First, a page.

HelpAge calls for urgent support for drought-affected older people in Ethiopia

Over the last few months a crisis has been unfolding in many parts of East Africa. Thousands of communities in Ethiopia, Kenya and Somalia - around 10 million people - are facing the worst drought since the 1950s. 

HelpAge and sister organization Age UK are participating in a Disasters Emergency Committee (DEC) appeal being launched in the area. 

We estimate in Ethiopia alone, 3.2 million people require humanitarian assistance. The severe food crisis has forced many working-age adults to leave the countryside and head to camps for displaced people to find food, or to the cities in a desperate search for work.

On top of that a devastating drought means people and livestock are dying. Poor rains mean people are unable to plant crops and feed themselves. Their livestock are unable to graze.

During previous droughts, farmers were able to sell their livestock in order to buy food in the local markets. But now in Borena zone alone, nearly 250,000 livestock have already died due to lack of pasture or exhaustion.

Severely malnourished and dehydrated, most cows and goats are no longer producing milk. Older farmers cannot rely on their livestock to feed themselves and their families.

Older people are left behind

The most vulnerable, older people and small children are often left behind as they are unable to flee quickly.

In some rural Ethiopian communities the older population now account for 30-50% - a shocking rise from the national average of 5%.

We are currently funding a project in Borena, providing emergency aid to an estimated 32,000 people.

We are now also working with the Disaster Emergency Committee to provide emergency relief to a further 20,000 households, approximately 140,000 people.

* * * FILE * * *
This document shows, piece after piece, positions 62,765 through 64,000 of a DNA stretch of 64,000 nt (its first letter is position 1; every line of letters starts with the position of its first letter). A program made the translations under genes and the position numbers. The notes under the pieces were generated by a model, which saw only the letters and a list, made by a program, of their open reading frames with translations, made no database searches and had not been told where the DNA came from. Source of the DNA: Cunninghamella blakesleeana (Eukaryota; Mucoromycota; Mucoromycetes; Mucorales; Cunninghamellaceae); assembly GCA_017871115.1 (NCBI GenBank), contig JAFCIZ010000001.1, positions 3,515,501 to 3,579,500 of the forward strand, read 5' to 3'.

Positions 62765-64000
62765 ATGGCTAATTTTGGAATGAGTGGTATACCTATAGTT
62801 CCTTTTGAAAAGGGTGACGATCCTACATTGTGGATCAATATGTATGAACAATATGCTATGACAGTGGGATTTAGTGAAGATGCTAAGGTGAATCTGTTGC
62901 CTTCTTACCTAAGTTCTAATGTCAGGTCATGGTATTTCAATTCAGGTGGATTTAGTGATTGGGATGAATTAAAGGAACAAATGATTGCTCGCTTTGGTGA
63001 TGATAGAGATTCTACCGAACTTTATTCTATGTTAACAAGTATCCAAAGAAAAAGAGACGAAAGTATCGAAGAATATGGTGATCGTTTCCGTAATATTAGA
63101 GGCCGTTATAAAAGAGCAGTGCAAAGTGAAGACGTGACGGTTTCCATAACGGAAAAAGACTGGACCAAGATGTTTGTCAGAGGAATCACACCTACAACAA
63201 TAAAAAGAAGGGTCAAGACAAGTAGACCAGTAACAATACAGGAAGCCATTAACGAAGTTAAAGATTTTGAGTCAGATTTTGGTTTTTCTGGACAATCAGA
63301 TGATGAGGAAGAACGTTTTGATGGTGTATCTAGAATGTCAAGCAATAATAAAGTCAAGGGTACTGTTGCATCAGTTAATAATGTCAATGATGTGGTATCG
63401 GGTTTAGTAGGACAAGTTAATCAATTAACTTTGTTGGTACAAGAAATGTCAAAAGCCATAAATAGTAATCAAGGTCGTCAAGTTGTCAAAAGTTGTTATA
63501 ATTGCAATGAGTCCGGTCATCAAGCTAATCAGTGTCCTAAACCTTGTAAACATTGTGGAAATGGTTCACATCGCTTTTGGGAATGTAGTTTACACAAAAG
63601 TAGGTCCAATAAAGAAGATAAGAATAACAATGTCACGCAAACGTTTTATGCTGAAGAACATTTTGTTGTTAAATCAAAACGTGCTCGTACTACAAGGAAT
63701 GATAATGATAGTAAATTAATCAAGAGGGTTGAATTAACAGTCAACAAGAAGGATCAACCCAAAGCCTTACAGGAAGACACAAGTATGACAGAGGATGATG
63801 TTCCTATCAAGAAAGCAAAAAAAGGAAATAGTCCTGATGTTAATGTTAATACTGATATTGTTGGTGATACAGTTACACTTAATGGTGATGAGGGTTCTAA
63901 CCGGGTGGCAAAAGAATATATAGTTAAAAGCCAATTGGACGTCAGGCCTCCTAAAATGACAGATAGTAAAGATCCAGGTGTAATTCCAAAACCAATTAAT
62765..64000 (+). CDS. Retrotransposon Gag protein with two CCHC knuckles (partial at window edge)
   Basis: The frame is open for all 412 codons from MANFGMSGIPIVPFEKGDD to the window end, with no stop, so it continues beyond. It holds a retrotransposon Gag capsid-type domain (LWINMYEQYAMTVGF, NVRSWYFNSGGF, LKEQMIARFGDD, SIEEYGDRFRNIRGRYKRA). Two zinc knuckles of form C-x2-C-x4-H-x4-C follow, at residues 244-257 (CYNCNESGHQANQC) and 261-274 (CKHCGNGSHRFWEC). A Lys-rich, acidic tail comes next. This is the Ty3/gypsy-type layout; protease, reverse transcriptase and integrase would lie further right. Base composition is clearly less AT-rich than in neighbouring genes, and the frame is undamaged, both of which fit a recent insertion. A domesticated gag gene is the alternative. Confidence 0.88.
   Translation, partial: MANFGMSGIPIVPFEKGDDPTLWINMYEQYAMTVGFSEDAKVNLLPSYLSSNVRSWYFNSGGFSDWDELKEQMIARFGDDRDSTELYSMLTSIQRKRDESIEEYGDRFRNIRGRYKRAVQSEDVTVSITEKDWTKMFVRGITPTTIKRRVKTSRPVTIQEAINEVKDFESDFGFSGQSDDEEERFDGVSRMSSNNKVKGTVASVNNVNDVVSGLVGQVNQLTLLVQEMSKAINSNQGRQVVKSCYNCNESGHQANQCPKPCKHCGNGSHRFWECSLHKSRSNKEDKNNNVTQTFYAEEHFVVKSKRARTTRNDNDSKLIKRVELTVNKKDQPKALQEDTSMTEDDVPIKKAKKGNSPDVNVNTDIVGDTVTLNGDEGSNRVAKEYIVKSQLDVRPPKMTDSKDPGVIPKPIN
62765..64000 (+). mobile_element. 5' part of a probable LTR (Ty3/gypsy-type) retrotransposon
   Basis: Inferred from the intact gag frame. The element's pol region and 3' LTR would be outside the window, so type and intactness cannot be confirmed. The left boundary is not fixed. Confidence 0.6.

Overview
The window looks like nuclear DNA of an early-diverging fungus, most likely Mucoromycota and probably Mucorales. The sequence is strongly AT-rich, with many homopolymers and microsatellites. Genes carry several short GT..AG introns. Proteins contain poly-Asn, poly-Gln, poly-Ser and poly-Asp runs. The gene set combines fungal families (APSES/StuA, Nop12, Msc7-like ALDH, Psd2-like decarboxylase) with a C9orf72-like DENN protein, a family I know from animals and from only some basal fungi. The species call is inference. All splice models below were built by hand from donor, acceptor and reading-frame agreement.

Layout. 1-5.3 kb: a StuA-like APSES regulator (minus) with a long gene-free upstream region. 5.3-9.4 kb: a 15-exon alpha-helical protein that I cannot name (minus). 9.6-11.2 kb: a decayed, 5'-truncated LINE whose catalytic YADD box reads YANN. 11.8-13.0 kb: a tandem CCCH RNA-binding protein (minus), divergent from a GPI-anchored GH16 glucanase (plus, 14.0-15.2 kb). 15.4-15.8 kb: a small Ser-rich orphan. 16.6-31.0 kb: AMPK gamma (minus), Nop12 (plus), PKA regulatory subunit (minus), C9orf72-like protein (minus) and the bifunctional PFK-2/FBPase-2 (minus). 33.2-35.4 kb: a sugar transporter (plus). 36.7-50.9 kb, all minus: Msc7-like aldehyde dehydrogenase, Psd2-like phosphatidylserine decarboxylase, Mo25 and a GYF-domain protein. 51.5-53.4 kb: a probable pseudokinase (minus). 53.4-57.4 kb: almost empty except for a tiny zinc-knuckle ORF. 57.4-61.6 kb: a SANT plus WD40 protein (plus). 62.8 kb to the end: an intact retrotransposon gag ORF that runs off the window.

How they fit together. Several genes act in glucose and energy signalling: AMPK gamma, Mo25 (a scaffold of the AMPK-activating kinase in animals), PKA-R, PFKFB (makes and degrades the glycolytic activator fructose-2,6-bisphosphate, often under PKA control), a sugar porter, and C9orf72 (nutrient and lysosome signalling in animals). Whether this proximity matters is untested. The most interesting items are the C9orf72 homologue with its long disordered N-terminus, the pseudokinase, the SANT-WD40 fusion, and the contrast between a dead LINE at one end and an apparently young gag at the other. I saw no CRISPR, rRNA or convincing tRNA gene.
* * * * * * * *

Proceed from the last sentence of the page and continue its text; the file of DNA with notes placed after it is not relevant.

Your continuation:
We will distribute food, water and healthcare to older people and their families, as well as water, animal feed and veterinary care for livestock.

Alison Rusinow, Country Programme Director for HelpAge International in Ethiopia, said: "There is no question about it, this is a severe food crisis.

"We know of communities where half the population are now comprised of older people who are struggling to survive, and in many cases trying to feed their grandchildren.

"We know these older people are likely to be more malnourished as they feed younger family members before themselves.

"Our current work is providing support, such as emergency livestock feed, free distribution of fresh meat to the most affected households, as well as cash-for-work schemes to rehabilitate vital water and sanitation services.

"The task ahead is immense and we hope this goes some way to addressing the acute need. But more needs to be done and more funding will be needed for us to extend this work."

Increasing food and fuel prices

Ethiopians are also facing increased food and fuel prices. In Addis Ababa, one kilo of porridge cost five Ethiopian birr in 2008. It now costs 11 (GBP0.40 or US$0.65). Rice which three years ago cost six birrs per kilo, now costs 15 (GBP0.55 or US$0.88).

Richard Blewitt, Chief Executive of HelpAge International, says:

"HelpAge International and its partners, including Age UK, will be specifically targeting older people in this emergency response. We will also be calling on other humanitarian agencies to ensure that older people are included in their needs assessments and emergency interventions."

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